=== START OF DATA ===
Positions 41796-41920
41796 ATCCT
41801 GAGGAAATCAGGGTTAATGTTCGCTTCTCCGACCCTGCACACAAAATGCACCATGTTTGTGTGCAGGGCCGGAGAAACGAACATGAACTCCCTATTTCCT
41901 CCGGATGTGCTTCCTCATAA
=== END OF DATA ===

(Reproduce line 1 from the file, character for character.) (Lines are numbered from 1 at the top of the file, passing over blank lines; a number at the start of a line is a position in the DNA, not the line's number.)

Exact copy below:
Positions 41796-41920